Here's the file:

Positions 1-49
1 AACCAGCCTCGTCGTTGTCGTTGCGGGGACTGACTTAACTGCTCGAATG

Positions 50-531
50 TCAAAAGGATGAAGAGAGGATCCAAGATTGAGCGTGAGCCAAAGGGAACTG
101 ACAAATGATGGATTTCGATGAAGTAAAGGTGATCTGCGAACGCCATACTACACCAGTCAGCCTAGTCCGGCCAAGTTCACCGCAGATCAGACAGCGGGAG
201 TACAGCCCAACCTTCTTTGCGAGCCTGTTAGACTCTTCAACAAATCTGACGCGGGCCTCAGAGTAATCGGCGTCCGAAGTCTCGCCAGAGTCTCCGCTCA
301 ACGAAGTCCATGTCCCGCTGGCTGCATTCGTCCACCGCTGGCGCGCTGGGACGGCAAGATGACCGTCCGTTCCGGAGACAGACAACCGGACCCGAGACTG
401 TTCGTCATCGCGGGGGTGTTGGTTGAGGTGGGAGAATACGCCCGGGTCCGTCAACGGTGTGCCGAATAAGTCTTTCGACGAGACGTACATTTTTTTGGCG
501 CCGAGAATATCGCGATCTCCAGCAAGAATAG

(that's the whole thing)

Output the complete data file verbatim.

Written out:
Positions 1-49
1 AACCAGCCTCGTCGTTGTCGTTGCGGGGACTGACTTAACTGCTCGAATG

Positions 50-531
50 TCAAAAGGATGAAGAGAGGATCCAAGATTGAGCGTGAGCCAAAGGGAACTG
101 ACAAATGATGGATTTCGATGAAGTAAAGGTGATCTGCGAACGCCATACTACACCAGTCAGCCTAGTCCGGCCAAGTTCACCGCAGATCAGACAGCGGGAG
201 TACAGCCCAACCTTCTTTGCGAGCCTGTTAGACTCTTCAACAAATCTGACGCGGGCCTCAGAGTAATCGGCGTCCGAAGTCTCGCCAGAGTCTCCGCTCA
301 ACGAAGTCCATGTCCCGCTGGCTGCATTCGTCCACCGCTGGCGCGCTGGGACGGCAAGATGACCGTCCGTTCCGGAGACAGACAACCGGACCCGAGACTG
401 TTCGTCATCGCGGGGGTGTTGGTTGAGGTGGGAGAATACGCCCGGGTCCGTCAACGGTGTGCCGAATAAGTCTTTCGACGAGACGTACATTTTTTTGGCG
501 CCGAGAATATCGCGATCTCCAGCAAGAATAG